Obstetrics - Routine & Optional Blood Testing
- Complete blood count
- Blood type
- Syphilis test
- Rubella-immunity status
- Hepatitis B
- Pap smear (if due)
- Possible cultures of your cervix
The Human Immunodeficiency Virus is the virus that causes Acquired Immune Deficiency Syndrome (AIDS). HIV is spread through the exchange of blood, sexual fluids (semen and vaginal secretions) and sometimes through breast milk. HIV can be transmitted from mother to baby during pregnancy or childbirth. HIV antibody testing is optional and may be done through our office.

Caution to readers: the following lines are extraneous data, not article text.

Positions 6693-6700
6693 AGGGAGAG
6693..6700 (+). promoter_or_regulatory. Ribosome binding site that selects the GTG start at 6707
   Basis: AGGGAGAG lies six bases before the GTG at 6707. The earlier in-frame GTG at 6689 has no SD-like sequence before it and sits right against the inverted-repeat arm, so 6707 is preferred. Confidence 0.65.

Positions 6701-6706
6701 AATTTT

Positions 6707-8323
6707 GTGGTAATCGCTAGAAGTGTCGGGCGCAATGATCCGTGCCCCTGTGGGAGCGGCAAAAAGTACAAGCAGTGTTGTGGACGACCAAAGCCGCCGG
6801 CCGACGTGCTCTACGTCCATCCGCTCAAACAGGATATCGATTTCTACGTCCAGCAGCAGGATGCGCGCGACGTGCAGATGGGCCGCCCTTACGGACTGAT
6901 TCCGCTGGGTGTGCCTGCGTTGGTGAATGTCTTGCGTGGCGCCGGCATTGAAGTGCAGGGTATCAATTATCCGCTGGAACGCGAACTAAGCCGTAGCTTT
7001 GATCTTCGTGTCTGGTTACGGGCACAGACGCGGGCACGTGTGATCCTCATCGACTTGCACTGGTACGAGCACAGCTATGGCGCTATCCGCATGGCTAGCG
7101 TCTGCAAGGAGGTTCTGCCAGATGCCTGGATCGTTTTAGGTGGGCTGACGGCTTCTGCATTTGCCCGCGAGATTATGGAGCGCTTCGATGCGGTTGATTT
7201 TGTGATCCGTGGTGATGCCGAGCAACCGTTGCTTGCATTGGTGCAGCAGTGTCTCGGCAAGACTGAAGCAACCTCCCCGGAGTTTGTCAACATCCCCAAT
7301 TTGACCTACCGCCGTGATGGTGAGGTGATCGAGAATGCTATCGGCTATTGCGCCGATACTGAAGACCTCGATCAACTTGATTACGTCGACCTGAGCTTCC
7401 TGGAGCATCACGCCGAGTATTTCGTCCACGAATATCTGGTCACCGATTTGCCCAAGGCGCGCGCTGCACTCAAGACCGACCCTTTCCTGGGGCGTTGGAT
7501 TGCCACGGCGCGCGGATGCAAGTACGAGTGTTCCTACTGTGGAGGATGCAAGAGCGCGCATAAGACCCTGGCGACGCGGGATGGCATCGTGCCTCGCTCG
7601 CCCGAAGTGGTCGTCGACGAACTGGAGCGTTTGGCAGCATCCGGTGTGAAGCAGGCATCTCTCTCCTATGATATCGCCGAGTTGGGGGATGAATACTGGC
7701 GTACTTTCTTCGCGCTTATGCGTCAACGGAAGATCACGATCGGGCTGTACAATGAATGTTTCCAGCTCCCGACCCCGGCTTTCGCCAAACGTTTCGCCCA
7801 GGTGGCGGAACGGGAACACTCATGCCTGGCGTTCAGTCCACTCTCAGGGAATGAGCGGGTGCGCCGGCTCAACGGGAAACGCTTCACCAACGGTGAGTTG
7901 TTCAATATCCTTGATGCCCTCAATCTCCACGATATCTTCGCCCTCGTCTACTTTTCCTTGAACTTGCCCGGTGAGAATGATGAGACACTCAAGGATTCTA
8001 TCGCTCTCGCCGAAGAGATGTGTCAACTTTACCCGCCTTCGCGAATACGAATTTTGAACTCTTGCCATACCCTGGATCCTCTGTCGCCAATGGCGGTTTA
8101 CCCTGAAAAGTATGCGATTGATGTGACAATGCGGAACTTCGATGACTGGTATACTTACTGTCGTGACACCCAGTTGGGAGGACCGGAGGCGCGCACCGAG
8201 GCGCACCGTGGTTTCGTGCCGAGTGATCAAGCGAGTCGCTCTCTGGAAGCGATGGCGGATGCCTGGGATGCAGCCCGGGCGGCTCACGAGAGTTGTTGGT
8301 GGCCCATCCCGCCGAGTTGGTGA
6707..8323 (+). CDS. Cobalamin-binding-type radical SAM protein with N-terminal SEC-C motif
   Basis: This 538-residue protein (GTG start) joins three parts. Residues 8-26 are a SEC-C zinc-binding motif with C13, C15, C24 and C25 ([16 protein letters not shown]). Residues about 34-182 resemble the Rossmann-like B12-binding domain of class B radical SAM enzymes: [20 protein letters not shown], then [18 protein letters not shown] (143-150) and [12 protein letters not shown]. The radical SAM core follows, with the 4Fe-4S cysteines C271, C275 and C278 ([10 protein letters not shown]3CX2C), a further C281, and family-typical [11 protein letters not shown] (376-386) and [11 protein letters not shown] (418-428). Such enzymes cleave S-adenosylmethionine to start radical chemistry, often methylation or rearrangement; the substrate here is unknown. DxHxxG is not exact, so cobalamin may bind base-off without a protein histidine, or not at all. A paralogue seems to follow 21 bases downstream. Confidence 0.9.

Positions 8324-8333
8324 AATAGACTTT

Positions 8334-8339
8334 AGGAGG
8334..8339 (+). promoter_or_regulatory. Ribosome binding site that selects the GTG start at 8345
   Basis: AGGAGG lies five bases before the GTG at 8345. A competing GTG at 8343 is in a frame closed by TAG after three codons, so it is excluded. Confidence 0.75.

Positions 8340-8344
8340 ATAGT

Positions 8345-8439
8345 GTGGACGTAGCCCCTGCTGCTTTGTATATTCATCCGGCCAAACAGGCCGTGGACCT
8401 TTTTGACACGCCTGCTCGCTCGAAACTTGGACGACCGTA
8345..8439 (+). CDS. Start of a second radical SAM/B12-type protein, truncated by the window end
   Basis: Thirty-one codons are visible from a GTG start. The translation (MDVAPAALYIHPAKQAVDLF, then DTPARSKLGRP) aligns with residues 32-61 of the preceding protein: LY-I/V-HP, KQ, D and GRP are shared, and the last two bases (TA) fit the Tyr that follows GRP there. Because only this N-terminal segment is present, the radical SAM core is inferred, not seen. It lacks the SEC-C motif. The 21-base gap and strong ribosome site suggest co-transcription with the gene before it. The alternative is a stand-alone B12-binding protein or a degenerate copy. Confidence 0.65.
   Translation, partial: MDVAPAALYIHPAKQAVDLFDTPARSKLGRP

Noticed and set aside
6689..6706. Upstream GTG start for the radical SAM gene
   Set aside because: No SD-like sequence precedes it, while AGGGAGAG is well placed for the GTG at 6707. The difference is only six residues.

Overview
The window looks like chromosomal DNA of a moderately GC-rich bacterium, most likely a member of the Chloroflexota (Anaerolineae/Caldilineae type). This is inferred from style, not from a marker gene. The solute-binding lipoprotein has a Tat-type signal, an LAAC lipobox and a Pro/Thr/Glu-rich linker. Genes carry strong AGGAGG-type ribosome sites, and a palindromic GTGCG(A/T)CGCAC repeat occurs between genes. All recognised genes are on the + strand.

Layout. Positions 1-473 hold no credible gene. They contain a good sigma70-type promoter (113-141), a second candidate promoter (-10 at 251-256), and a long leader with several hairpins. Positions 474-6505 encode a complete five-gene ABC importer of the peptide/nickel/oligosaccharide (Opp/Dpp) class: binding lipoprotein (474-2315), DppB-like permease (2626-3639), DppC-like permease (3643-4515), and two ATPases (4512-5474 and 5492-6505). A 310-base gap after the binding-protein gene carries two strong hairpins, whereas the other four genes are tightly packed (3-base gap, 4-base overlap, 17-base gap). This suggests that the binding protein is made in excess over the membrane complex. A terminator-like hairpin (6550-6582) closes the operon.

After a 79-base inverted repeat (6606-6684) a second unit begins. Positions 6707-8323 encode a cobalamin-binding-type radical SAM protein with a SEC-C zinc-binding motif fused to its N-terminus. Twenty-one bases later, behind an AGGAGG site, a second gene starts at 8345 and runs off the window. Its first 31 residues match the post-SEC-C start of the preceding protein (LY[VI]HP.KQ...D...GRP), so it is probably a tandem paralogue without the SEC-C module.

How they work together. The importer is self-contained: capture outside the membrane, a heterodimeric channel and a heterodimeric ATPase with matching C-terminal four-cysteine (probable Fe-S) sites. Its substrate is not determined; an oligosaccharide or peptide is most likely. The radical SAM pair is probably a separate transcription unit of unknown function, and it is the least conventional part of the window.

Cystic Fibrosis (CF)
CF is a lifelong illness that causes problems with digestion and breathing. CF is a chronic, progressive, inherited disease of the body’s mucous glands.
What can Cystic Fibrosis Carrier Screening tell you?
- Your risk for carrying an altered gene that can cause CF
- Your risk for passing that gene on to your child
- Your child’s risk of having CF if both you and your partner are screened
Carrier screening cannot tell you if your child will or will not have CF.
Alpha-feto protein (AFP) or MSAFP/Quad screen
An AFP (alpha-fetoprotien) test is a simple blood test. It can show whether your fetus has signs of some birth defects. This test is done between weeks 16 and 20 of pregnancy.
An AFP test is only a screening test. The most it can do is point to a possible problem. If your test returns with a positive result, other tests will be needed to confirm the results. Most AFP test results are normal.